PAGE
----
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Languaging Without Languages

Beyond metro-, multi-, poly-, pluri- and translanguaging

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Robin Sabino

Drawing on usage-based theory, neurocognition, and complex systems, Languaging Beyond Languages elaborates an elegant model accommodating accumulated insights into human language even as it frees linguistics from its two-thousand-year-old, ideological attachment to reified grammatical systems. Idiolects are redefined as continually emergent collections of context specific, probabilistic memories entrenched as a result of domain-general cognitive processes that create and consolidate linguistic experience. Also continually emergent, conventionalization and vernacularization operate across individuals producing the illusion of shared grammatical systems. Conventionalization results from the emergence of parallel expectations for the use of linguistic elements organized into syntagmatic and paradigmatic relationships. In parallel, vernacularization indexes linguistic forms to sociocultural identities and stances. Evidence implying entrenchment and conventionalization is provided in asymmetrical frequency distributions.
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American Migrant Fictions

Space, Narrative, Identity

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Sonia Weiner

In American Migrant Fictions: Space, Narrative, Identity, Sonia Weiner focuses on novels of five American migrant writers of the late twentieth and early twenty-first centuries, who construct spatial paradigms within their narratives to explore questions of linguistic diversity, identities and be-longings. By weaving visual techniques within their narratives (photography, comics, cartography) authors Aleksandar Hemon, G.B. Tran, Junot Díaz, Boris Fishman and Vikram Chandra convey a surplus of perspectives and gesture towards alternative spaces, spatial in-between-ness and transnational space.
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Barbara Flemming

In Essays on Turkish Literature and History Barbara Flemming makes available essays partly previously published in German. They offer insights gained through decades of scholarship. Although the Ottoman period is central, a wide range is covered, including an early Turkish principality, Mamluk and Ottoman Egypt, and contemporary southeastern Turkey. The essays look into historical and political factors involved in the preoccupation with the world’s ending, into Muslim-Christian dialogue, the sultan’s prayer before battle, and the bilingualism of poets. Of particular interest are the sections on female participation in mysticism, on an anti-Sufi movement in Cairo, on the Ottoman capital’s appeal to collectors and emigrants (Diez, Süssheim, Böhlau), and on the far-reaching effects of alphabet change.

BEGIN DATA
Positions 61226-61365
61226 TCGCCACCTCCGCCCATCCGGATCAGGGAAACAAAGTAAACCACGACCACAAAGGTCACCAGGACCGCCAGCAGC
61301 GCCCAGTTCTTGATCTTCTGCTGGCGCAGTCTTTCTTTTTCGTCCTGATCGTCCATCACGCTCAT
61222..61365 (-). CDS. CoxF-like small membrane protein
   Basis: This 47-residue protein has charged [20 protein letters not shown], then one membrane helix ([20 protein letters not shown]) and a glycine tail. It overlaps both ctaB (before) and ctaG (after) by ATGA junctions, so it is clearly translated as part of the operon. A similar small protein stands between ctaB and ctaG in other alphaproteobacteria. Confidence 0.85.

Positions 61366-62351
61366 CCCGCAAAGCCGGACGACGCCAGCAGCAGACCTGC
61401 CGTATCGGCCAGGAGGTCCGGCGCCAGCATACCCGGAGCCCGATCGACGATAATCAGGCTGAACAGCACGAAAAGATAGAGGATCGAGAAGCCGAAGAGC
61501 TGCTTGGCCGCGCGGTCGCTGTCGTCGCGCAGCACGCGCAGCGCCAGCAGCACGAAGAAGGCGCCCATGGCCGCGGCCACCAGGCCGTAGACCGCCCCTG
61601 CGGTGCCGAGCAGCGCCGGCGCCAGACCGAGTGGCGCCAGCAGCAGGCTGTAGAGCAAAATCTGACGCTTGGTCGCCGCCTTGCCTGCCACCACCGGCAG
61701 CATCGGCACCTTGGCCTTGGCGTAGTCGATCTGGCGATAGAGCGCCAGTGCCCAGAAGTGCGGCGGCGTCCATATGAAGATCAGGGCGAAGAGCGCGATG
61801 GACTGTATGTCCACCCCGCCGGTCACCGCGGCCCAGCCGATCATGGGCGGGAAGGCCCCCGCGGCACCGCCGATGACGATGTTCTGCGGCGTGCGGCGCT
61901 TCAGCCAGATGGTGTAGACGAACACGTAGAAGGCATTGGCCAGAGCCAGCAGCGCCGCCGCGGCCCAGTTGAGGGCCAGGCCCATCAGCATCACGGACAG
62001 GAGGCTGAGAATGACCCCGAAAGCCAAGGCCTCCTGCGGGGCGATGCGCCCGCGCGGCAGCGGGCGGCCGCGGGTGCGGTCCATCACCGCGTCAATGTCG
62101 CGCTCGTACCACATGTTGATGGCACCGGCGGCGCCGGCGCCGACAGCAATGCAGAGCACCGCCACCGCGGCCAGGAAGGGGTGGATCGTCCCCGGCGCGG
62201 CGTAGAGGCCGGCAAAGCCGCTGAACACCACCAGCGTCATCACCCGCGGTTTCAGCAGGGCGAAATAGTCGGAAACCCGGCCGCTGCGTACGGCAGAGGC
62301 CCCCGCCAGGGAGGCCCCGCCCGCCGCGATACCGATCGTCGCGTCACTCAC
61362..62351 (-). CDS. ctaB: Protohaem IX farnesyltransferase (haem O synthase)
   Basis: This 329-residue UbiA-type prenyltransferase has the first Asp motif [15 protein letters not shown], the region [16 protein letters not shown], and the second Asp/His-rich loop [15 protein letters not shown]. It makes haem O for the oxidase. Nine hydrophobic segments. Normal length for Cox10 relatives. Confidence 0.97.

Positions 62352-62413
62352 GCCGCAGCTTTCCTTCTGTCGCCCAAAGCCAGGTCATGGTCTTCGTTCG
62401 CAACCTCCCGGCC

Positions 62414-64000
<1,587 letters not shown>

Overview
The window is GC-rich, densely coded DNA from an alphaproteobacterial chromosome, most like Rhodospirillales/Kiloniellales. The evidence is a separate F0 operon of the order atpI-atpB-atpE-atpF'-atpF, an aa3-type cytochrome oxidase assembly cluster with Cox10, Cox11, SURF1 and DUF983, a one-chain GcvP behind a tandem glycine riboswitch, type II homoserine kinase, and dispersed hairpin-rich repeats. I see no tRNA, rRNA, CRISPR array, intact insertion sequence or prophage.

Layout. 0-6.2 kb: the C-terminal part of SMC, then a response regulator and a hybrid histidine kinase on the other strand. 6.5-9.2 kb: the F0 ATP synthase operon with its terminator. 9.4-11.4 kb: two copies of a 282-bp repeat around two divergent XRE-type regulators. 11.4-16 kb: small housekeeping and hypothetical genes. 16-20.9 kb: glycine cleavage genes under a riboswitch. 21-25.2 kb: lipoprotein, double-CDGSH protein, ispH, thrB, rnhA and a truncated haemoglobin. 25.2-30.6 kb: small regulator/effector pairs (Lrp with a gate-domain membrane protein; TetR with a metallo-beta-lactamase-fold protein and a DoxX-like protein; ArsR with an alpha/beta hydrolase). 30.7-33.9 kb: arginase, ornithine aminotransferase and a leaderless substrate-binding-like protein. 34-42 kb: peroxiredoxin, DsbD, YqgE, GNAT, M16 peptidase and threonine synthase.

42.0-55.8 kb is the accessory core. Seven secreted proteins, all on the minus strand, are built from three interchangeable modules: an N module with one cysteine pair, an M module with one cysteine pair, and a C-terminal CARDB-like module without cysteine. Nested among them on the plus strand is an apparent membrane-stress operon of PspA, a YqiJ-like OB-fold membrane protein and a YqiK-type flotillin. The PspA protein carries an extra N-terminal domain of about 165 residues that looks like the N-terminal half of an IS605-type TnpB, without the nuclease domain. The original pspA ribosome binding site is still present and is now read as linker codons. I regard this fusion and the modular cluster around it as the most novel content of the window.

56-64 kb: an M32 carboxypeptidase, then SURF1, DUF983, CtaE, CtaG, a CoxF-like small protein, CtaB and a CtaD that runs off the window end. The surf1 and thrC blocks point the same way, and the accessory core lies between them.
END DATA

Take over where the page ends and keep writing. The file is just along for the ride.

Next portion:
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Trends in E-Tools and Resources for Translators and Interpreters offers a collection of contributions from key players in the field of translation and interpreting that accurately outline some of the most cutting-edge technologies in this field that are available or under development at the moment in both professional and academic contexts.
Particularly, this volume provides a wide picture of the state of the art, looking not only at the world of technology for translators but also at the hitherto overlooked world of technology for interpreters. This volume is accessible and comprehensive enough to be of benefit to different categories of readers: scholars, professionals and trainees.

Contributors are: Pierrette Bouillon, Gloria Corpas Pastor, Hernani Costa, Isabel Durán-Muñoz, Claudio Fantinuoli, Johanna Gerlach, Joanna Gough, Asheesh Gulati, Veronique Hoste, Amélie Josselin, David Lewis, Lieve Macken, John Moran, Aurelie Picton, Emmanuel Planas, Éric Poirier, Victoria Porro, Celia Rico Pérez, Christian Saam, Pilar Sánchez-Gijón, Míriam Seghiri Domínguez, Violeta Seretan, Arda Tezcan, Olga Torres, and Anna Zaretskaya.